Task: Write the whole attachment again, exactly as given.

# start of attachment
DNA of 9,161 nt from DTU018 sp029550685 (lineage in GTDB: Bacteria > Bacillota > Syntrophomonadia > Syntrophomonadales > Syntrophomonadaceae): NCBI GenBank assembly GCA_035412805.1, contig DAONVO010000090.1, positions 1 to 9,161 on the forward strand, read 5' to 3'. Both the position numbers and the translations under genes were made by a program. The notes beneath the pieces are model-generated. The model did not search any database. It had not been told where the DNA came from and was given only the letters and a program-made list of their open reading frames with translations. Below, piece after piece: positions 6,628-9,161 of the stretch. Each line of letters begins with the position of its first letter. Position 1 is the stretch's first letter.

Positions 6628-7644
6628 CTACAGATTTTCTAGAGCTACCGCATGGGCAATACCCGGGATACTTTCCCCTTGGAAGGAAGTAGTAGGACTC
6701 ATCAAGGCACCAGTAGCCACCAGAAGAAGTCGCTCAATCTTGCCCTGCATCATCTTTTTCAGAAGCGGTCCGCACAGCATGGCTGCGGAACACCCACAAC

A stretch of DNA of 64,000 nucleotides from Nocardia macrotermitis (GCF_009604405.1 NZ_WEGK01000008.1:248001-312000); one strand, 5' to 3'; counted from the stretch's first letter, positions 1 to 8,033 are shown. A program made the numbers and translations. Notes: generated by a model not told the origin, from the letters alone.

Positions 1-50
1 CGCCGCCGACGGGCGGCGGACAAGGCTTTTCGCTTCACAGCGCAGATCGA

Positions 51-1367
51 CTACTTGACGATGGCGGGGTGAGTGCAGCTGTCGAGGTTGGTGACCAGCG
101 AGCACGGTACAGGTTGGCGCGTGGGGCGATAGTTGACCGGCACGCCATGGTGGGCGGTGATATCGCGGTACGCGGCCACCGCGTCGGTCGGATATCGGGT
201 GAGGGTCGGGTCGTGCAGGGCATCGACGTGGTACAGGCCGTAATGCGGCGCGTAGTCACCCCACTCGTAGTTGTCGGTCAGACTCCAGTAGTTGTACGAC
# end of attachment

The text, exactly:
DNA of 9,161 nt from DTU018 sp029550685 (lineage in GTDB: Bacteria > Bacillota > Syntrophomonadia > Syntrophomonadales > Syntrophomonadaceae): NCBI GenBank assembly GCA_035412805.1, contig DAONVO010000090.1, positions 1 to 9,161 on the forward strand, read 5' to 3'. Both the position numbers and the translations under genes were made by a program. The notes beneath the pieces are model-generated. The model did not search any database. It had not been told where the DNA came from and was given only the letters and a program-made list of their open reading frames with translations. Below, piece after piece: positions 6,628-9,161 of the stretch. Each line of letters begins with the position of its first letter. Position 1 is the stretch's first letter.

Positions 6628-7644
6628 CTACAGATTTTCTAGAGCTACCGCATGGGCAATACCCGGGATACTTTCCCCTTGGAAGGAAGTAGTAGGACTC
6701 ATCAAGGCACCAGTAGCCACCAGAAGAAGTCGCTCAATCTTGCCCTGCATCATCTTTTTCAGAAGCGGTCCGCACAGCATGGCTGCGGAACACCCACAAC

A stretch of DNA of 64,000 nucleotides from Nocardia macrotermitis (GCF_009604405.1 NZ_WEGK01000008.1:248001-312000); one strand, 5' to 3'; counted from the stretch's first letter, positions 1 to 8,033 are shown. A program made the numbers and translations. Notes: generated by a model not told the origin, from the letters alone.

Positions 1-50
1 CGCCGCCGACGGGCGGCGGACAAGGCTTTTCGCTTCACAGCGCAGATCGA

Positions 51-1367
51 CTACTTGACGATGGCGGGGTGAGTGCAGCTGTCGAGGTTGGTGACCAGCG
101 AGCACGGTACAGGTTGGCGCGTGGGGCGATAGTTGACCGGCACGCCATGGTGGGCGGTGATATCGCGGTACGCGGCCACCGCGTCGGTCGGATATCGGGT
201 GAGGGTCGGGTCGTGCAGGGCATCGACGTGGTACAGGCCGTAATGCGGCGCGTAGTCACCCCACTCGTAGTTGTCGGTCAGACTCCAGTAGTTGTACGAC